Economy | - Part 30

The Labor Department reported that overall consumer prices in the U.S. rose by 0.2 percent from June to July and that the official annual rate of inflation now stands at 2.0 percent, up from just 1.1 percent as recently as three months ago.

Rising costs for both energy products and housing were primarily responsible for the upward trend, however, year-over-year price comparisons will soon see downward pressure as big monthly increases from last August and September (as indicated below) will roll out of the calculation in the months ahead.

July Consumer Prices

A full one percentage point of the current 2.0 percent inflation rate came last summer when prices rose 0.5 percent in August and again in September, so, absent a similar surge this year, the inflation rate will go down when August prices are reported next month.


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Santelli vs. Liesman on Inflation

In advance of today’s latest government data on inflation (or the lack thereof), CNBC personalities Steve Liesman and Rick Santelli tangle over rising prices and Federal Reserve policy. It begins at about the one minute mark and heats up about a minute later.

I’m not sure about the government’s measure of inflation, particularly as it relates to the so-called “cost of living adjustments” the elderly receive for social security, but I am sure of one thing – these guys really hate each other, or at least they act that way.

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Job Growth and Pay in Recent Years

This chart from a Wall Street Journal story and ones similar to it have been making the rounds in recent weeks and for good reason – while job creation has been more than enough to keep up with population growth, the pay for the jobs being created kind of sucks.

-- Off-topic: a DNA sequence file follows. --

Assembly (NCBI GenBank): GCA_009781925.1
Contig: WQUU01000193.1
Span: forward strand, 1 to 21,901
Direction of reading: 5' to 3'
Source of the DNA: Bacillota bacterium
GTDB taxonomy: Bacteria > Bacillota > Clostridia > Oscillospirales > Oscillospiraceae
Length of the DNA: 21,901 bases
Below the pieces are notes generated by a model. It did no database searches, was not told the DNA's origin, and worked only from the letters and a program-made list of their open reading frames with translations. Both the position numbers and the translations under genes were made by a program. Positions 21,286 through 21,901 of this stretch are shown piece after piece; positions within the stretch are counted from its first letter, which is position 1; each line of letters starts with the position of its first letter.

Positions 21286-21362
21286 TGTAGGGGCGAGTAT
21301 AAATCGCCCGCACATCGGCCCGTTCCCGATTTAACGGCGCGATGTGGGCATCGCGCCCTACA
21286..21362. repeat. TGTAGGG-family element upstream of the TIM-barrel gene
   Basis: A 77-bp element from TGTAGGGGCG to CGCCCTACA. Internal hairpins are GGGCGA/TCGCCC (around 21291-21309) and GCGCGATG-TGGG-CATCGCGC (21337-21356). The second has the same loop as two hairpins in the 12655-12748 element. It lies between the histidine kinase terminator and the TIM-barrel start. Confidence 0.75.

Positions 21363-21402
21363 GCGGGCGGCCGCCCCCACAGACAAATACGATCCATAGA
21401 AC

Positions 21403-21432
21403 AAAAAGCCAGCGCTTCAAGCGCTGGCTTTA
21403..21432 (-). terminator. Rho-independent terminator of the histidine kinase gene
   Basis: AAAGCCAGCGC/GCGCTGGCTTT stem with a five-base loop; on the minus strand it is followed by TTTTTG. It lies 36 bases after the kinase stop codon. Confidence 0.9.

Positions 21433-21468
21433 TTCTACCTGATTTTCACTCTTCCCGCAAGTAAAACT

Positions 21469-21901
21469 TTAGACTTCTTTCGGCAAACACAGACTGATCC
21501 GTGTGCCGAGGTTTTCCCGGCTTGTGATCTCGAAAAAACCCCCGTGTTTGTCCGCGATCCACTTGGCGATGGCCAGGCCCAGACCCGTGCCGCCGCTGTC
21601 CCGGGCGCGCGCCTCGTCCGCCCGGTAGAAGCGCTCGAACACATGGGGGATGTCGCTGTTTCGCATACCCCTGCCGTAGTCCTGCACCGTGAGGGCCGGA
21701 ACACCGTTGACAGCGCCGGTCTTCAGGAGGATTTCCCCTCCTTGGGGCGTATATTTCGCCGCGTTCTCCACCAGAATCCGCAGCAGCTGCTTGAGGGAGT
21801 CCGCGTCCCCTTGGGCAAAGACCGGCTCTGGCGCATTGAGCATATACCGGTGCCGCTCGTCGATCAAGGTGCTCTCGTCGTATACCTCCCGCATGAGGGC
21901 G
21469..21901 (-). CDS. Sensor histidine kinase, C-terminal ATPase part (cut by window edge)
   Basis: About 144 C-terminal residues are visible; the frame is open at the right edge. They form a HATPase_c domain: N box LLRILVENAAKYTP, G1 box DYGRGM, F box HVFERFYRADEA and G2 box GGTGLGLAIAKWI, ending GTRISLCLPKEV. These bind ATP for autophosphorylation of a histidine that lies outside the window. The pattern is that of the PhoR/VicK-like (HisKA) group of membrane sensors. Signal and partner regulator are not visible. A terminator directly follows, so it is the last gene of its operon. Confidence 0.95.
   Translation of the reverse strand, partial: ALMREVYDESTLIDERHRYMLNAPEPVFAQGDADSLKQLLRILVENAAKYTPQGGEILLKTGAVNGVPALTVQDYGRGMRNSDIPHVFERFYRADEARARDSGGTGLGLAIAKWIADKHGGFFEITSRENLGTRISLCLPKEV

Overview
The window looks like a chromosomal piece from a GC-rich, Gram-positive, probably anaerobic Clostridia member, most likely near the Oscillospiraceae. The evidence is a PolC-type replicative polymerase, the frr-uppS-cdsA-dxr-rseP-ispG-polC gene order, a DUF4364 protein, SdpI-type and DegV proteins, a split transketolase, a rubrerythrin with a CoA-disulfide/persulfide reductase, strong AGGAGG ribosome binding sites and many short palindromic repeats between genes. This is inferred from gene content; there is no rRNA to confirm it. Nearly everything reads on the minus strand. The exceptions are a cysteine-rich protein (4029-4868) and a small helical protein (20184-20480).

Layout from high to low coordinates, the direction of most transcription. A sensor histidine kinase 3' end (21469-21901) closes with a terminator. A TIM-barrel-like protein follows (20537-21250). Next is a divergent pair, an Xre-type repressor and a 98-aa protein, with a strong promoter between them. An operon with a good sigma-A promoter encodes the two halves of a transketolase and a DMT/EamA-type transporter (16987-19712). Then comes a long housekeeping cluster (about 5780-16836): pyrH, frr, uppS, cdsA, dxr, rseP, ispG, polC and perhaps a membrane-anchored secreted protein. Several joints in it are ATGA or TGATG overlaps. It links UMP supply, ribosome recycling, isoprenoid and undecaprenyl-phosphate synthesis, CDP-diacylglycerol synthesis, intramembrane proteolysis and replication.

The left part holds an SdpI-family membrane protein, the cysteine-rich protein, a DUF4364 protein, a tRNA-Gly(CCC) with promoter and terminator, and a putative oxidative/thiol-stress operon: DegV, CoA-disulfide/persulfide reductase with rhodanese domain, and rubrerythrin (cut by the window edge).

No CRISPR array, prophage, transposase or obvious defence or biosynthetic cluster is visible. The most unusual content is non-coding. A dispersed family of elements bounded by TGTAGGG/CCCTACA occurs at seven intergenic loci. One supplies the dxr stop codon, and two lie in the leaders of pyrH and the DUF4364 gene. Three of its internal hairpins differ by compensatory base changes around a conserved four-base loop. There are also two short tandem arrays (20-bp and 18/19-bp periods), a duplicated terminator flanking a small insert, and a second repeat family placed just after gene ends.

Some think it’s not a big deal since this is not too different than past recoveries, however, as noted here a week or so ago, it’s not a good thing when retail trade and food service account for almost twice as many new jobs as their share of the workforce.

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Slow Auto Sales Hold Back June Retail Sales

The Commerce Department reported(.pdf) that U.S. retail sales were lower than expected in June, up 0.2 percent after an upwardly revised gain of 0.6 percent in May (note that this data series is adjusted for seasonal variations but not for inflation or population growth).

Slow automobile sales were the primary reason for the overall weakness, down 1.0 percent after jumping 2.9 percent the month prior, as retail sales ex-autos rose 0.5 percent. Other gains were broad-based with only four of the 13 major categories showing sales declines in June and, on a year-over-year basis, overall retail sales were 5.4 percent higher, down from an annual gain of 5.9 percent in the previous report.

June Retail Sales

Due to rising pump prices, gasoline station sales jumped 0.9 percent in June following a gain of 0.6 percent in May. Excluding both autos and gasoline, overall sales rose 0.4 percent after no change the month prior.

Sporting goods, clothing, and grocery sales all rose about one percent for the month while housing related categories showed a surprising decline, given the booming housing market in the spring. Sales at furniture stores fell 1.4 percent, home improvement store sales fell 0.4 percent, and electronic and appliance store sales fell 0.1 percent, however, the former two groups saw big sales increases the month before that help to explain the recent decline.

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